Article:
Part 2 of “An American Suite,” by contrast, does carry much of the spontaneous charge that energizes the collection — its short lines and quick turns — but the imagery is more incantatory and abstract:
a word dressed
dress my dreams
These passages are less effective and feel more dated than the rest of the collection, which generally reads fresh.
When at its best, the collection’s calendar frame is not just a gimmick to let Joris’ other formal moves run wild. It is meaningful, too, and the elephant in the book, “Metasemiologies,” proves revealing. This piece — structured more as a numbered set of philosophical claims — is a working-through of various structuralist and poststructuralist voices. It begins: “1. The object of semiology is the study of the life of signs at the heart of the social life.” And the ‘day’ is an important sign to Joris. A day is central to the “heart of social life”: it signifies and organizes a unit of time that humans have decided is important. A ‘date,’ furthermore, systemizes the ‘day’ into a unit of time that then fits within a conception of history. Today’s date, then, can be mapped on the same calendar as a date 4,000 years ago, or yesterday, or whenever.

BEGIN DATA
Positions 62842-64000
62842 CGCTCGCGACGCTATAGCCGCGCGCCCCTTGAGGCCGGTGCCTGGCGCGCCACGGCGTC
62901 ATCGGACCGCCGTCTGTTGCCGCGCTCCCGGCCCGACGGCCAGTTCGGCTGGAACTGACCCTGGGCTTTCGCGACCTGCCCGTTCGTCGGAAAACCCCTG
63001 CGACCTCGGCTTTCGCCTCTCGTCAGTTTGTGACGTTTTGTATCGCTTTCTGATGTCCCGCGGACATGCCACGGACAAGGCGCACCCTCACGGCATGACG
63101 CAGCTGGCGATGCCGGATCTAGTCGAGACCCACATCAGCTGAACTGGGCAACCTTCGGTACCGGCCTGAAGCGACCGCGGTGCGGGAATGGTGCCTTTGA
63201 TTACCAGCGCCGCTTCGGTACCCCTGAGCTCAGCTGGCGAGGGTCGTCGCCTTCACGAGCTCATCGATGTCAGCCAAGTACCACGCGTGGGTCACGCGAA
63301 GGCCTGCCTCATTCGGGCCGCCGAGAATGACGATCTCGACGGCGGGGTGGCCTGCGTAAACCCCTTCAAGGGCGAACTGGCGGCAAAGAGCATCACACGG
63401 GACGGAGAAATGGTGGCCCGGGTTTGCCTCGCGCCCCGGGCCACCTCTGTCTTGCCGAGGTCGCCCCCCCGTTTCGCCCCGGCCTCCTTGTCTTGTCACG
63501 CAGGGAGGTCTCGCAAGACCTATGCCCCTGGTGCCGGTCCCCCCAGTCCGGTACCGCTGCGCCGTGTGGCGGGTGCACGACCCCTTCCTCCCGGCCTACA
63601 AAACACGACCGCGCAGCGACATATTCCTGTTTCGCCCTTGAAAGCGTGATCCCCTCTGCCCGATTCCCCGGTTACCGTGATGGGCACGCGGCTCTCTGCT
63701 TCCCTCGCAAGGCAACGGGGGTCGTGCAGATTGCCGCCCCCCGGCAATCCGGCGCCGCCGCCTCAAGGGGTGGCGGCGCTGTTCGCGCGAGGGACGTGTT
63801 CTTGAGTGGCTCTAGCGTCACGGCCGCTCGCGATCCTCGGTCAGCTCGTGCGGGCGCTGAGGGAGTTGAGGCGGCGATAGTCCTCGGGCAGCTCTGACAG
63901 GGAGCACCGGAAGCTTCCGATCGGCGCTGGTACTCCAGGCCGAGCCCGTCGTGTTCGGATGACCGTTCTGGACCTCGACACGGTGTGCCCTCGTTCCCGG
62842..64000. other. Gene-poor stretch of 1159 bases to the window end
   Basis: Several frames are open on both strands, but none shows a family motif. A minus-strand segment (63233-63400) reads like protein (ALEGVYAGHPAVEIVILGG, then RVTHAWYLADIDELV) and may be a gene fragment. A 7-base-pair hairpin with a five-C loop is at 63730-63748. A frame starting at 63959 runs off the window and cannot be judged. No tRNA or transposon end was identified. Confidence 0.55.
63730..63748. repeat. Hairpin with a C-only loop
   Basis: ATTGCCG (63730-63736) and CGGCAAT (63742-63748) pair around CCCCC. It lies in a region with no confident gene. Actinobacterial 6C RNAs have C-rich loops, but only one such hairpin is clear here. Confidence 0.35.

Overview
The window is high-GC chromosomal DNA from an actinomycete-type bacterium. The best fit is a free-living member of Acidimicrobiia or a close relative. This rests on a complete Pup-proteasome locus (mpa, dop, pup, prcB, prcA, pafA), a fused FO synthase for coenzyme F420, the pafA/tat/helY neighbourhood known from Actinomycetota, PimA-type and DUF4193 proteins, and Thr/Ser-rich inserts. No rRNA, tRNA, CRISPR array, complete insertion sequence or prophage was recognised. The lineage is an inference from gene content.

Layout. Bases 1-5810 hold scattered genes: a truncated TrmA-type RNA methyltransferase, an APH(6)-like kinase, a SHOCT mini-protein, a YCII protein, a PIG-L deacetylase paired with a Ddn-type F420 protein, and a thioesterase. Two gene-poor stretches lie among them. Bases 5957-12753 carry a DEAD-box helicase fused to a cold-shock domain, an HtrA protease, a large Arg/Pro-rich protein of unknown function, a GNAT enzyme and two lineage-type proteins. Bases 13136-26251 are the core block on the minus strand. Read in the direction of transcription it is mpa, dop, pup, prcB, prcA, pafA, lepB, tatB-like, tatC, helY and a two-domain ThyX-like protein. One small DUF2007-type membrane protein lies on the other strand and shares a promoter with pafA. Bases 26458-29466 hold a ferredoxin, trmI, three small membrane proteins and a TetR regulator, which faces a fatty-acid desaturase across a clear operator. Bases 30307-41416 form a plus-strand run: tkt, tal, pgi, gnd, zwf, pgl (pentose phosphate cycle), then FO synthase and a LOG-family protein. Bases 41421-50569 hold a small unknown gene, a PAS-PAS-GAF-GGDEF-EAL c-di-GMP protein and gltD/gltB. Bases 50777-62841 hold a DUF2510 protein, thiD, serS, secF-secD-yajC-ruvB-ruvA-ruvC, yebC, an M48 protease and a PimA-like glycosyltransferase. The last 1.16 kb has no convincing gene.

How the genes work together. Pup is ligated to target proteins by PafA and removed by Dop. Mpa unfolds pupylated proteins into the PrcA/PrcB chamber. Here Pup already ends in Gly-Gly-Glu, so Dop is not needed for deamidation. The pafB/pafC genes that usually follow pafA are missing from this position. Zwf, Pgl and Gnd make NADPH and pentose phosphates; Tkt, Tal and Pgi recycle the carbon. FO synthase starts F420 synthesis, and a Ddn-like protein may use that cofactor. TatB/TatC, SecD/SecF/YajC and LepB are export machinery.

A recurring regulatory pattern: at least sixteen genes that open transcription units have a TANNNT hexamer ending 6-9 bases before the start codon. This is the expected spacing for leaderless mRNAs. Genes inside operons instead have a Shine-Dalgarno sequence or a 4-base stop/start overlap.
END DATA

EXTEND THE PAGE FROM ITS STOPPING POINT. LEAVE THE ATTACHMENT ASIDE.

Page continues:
Perhaps, then, Joris asks, “What’s on a day?” And, in doing so, he destabilizes our claims for both “dating” time and for poetry’s timelessness. In “Metasemiologies,” he concludes that, “Language… belongs to a description that is neither transcendental nor anthropological.” Time escapes calendar’s straightjacket; poetry escapes too, but cannot escape time. Still, An American Suite is a bold attempt to think of some “way out / of these calendric / interstices.”